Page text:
Wine of the Week 23 – an inspiring tale & a treat from the Rhône

My new Wine of the Week is something I have been meaning to write about for quite a while. It is made by the guys at Chêne Bleu who craft some superb wines at their Domaine de la Verrière. This beautiful estate is in the rugged and isolated Mont Ventoux area just a few kilometres north of Gigondas and east of Séguret on the borders between the Côtes du Rhône and Ventoux.

la_verriere182

Domaine de la Verrière complete with the blue oak. Photo courtesy of the winery.

I have managed to taste most of the Chêne Bleu wines and they are hugely impressive and like all the best wineries it has a great story to tell. Once an early medieval priory that was known for its wines, it also later became famous for making glass, hence the la Verrière name, but by the 1960s the place was rundown and derelict. It stayed that way too, until Nicole and Xavier Rolet bought the property in the mid 1990s. At first they brought the house up to standard, but soon turned their attention to the vineyards. As the estate is hardly in a famous location for great wine they assumed a modest future of growing grapes for the local cooperative was all that was possible. However, as they were totally new to wine they called in soil experts who explained to them that this site actually had potential for great wine.

Fundamentally it was the altitude – between 550 and 630 metres above sea level – the complex soils, the powerful sun and the strong winds that made the place so promising. The estate can ripen the fruit, the altitude ensures finesse and acidity, while the other factors force the vines to spend so much effort surviving that they produce tiny crops of concentrated grapes.

Vineyards at Chêne Bleue. Photo courtesy of the winery.

Vineyards at Chêne Bleu. Photo courtesy of the winery.

Apparently it took twelve years of back breaking effort to coax life back into the land. Right from the start they aimed high to produce wines that spoke of this place, which is why some of their wines are blended across their land. Because the estate straddles 4 appellations – Côtes du Rhône, Gigondas, Séguret and Ventoux – some of their wines are made from grapes that belong to more than one appellation and so are simply labelled as Vin de Pays / IGP rather than appellation contrôlée. To restore balance to the vineyard, everything is done manually and naturally with no fertilisers or pesticides. In fact they are on their way to biodynamic and organic certification.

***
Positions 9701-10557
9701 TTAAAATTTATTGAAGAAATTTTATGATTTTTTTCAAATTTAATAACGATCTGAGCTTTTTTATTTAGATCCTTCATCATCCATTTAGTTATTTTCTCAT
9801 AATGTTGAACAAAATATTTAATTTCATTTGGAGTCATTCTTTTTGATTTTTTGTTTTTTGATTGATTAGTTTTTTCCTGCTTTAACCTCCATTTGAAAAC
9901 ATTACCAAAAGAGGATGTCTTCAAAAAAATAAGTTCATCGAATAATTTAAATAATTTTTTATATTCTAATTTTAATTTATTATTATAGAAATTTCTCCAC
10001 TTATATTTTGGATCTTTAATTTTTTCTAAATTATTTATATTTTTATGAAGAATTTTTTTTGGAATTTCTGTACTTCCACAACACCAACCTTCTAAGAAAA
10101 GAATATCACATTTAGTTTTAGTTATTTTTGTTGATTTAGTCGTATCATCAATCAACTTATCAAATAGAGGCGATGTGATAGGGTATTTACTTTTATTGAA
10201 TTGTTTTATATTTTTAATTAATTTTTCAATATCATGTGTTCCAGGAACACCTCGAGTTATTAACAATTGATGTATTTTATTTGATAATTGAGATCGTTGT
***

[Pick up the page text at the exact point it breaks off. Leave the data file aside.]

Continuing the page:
Wine map of the southern Rhône. Click for a larger view. High resolution non watermarked versions are available by agreement.

Wine map of the southern Rhône. Click for a larger view. High resolution non watermarked versions are available by agreement.

It may seem a little shallow of me, but part of the pleasure that I take in their wines is looking at their beautiful labels which look like intricate medieval wood-cuts. I have always loved David Gentleman‘s mural at Charring Cross tube station and I can take the same sort of delight in Chêne Bleu’s labels as I can in examining that. You can spend hours taking in all the details and finding the animals hidden in the patterns – apparently people try to count the rabbits – and at the heart is a drawing of the Chêne Bleu itself. As you can see in the photographs, there really is a blue oak at the estate. It is so old that they have had to treat it in order to preserve it and it was this that made it blue.

Chêne Bleu is an inspiring project and the positive way their wines have been received must give them immense gratification after so much hard work. The wines are very, very good though and they deserve their plaudits, but most of them are also far from cheap, although well worth trying if you want a treat.

However, luckily for us they have just launched a more affordable wine and that is my Wine of the Week:

CB- Mktg- A5 Brochures- UK- Astralabe 2009-  24.7.132009 Chêne Bleu Astralabe
A.C. Ventoux
Rhône Valley, France
This is a blend of 70% old vine Grenache and Syrah, the vines are between 30 and 40 years old and are grown at around 540 metres above sea level on a mixture of north and south-west facing slopes. The wine spends 7-8 months in barrel. It is named Astralabe in honour of the little known son of Abélard and Héloïse, which are the names of Chêne Bleu’s two top wines.
The nose is lifted, attractive and smoky with mineral, earthy and herbal notes. The fruit is dominated by plums, cooked strawberries and black cherry together with and a touch of prune in the background.
The palate is quite full-bodied and delivers delicious bright red fruit, as wells some deeper notes. There is a delicately peppery spice, gently firm tannins and some fresh acidity giving it a distinctive purity.
This is an elegant, balanced and joyous wine with concentrated fruit and a lovely mineral quality too – 89/100 points.

Available in the UK at £15.99 a bottle from Waitrose Cellar – £11.99 if you grab it before 28/10/2014

This is utterly perfect with a slow cooked shoulder of lamb cooked on a bed of garlic, thyme, rosemary and lemon peel. If you like Grenache and Syrah blends, wines from the Rhône, spicy or elegant wines, then you really should try this.

 

4 thoughts on “Wine of the Week 23 – an inspiring tale & a treat from the Rhône

  1. Pingback: Wine of the Week 28 – Saint-Chinian, excitement from the Languedoc | Quentin Sadler's Wine Page

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  4. Pingback: Grenache – a huge variety and many different names | Quentin Sadler's Wine Page

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